There are about 60 so-called Gen-III reactors under construction, including 25 in China, many more in the late stages of planning. In terms of costs and build times, modular, passive-safety designs, which can be factory built and shipped to site, look to be game changers for the industry. Standardised blueprints with inherent safety systems are the clear way to remove the regulatory ratcheting that killed deployment of nuclear power in the US in the 1980s. France, with 80% of its electricity supplied by nuclear power, is a good example of how it can and should be done. The modern reactor designs are efficient, with capacity factors exceeding 90 per cent, and have a high degree of passive safety based on the inherent principles of physics. For instance, the risk of a meltdown as serious as the Three Mile Island incident in the US (which resulted in no fatalities) for GE-Hitachi’s Economic Simplified Boiling Water Reactor has been assessed as once every 29 million reactor years. Very low, but not zero. To demand zero is to ask the impossible – of any energy technology, and to ignore the trade off involved in fixing other major environmental problems with extremely high probabilities attached if we DON’T try to tackle the fossil-fuel-elimination problem rationally.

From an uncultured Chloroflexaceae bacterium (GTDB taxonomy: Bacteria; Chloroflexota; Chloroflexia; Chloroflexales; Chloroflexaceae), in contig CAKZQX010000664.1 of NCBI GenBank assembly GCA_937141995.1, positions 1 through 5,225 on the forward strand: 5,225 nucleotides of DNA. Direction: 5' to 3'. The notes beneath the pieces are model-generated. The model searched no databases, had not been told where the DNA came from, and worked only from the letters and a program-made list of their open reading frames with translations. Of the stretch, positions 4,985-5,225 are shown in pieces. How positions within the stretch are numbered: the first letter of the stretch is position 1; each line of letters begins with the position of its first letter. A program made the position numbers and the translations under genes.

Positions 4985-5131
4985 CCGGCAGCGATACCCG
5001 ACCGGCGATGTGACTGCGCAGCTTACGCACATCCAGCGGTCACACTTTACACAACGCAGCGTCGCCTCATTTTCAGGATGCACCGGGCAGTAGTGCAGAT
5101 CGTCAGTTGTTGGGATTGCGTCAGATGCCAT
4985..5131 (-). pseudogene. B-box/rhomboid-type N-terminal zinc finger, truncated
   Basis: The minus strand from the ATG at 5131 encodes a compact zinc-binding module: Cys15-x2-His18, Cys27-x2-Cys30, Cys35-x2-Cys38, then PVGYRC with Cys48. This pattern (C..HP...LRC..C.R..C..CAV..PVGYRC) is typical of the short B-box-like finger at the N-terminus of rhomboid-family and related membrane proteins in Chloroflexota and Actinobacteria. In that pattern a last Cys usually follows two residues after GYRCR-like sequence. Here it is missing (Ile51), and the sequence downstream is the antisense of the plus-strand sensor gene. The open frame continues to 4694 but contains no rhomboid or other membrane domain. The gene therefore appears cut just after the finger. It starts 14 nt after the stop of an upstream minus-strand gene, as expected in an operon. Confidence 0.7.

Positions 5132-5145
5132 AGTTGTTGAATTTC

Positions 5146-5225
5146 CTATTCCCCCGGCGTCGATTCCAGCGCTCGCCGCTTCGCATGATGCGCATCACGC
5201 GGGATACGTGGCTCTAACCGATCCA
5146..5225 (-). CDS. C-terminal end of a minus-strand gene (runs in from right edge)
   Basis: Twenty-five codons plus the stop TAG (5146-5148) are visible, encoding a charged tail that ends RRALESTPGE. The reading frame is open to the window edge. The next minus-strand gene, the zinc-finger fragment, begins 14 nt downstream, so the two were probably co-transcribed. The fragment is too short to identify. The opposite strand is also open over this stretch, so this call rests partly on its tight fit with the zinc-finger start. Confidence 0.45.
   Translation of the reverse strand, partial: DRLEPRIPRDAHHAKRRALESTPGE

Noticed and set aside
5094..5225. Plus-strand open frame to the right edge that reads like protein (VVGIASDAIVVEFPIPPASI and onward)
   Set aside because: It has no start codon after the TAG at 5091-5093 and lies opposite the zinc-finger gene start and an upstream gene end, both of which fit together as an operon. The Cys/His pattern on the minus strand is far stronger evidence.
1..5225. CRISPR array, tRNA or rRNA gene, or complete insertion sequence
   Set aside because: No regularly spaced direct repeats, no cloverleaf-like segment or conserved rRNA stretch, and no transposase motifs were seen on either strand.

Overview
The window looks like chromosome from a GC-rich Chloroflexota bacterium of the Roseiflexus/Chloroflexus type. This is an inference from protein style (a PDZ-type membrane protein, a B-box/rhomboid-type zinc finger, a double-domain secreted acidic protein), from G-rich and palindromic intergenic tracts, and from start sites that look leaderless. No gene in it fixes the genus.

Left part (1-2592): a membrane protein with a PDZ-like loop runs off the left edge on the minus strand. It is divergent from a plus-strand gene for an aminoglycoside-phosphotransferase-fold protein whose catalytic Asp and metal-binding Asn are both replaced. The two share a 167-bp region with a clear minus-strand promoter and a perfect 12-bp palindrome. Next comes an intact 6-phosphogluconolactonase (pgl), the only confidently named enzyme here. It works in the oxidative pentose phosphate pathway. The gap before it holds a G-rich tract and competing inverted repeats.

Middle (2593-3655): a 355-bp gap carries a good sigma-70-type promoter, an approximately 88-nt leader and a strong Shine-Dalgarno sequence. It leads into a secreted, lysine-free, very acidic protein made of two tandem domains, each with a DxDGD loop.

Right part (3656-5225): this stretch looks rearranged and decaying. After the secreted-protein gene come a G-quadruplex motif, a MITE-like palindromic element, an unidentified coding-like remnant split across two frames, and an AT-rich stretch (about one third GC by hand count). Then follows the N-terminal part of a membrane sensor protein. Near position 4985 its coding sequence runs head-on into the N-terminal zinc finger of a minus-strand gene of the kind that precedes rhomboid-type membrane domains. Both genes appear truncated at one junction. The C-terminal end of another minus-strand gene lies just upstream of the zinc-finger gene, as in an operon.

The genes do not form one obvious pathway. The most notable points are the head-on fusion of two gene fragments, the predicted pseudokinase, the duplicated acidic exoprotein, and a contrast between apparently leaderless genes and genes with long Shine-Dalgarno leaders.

The future of nuclear power is potentially bright, IF we choose to make it so. Although government reports and the media hardly ever mention so-called ‘fast reactors’, these can provide vast amounts of clean, reliable energy for thousands of years. For instance, a technology developed between 1964 and 1994 at the Argonne National Laboratory in the US, the Integral Fast Reactor (IFR), fissions over 99 per cent of the nuclear fuel, leaves only a small amount of waste (one thirtieth of current reactors) which drops below background levels of radiation within 300 years, shuts itself down if the control systems fail or the operators walk away, and its fuel cycle is extremely proliferation resistant. As an added benefit, all of the spent nuclear fuel generated over the last 50 years can be consumed as fuel in these new reactors. The IFR, and other Gen-IV designs using depleted uranium and thorium, offers a realistic future for nuclear power as the world’s primary source of sustainable, carbon-free energy with resources to power the world for millions of years. All the details you need for this, and related technologies, are on this and similar websites.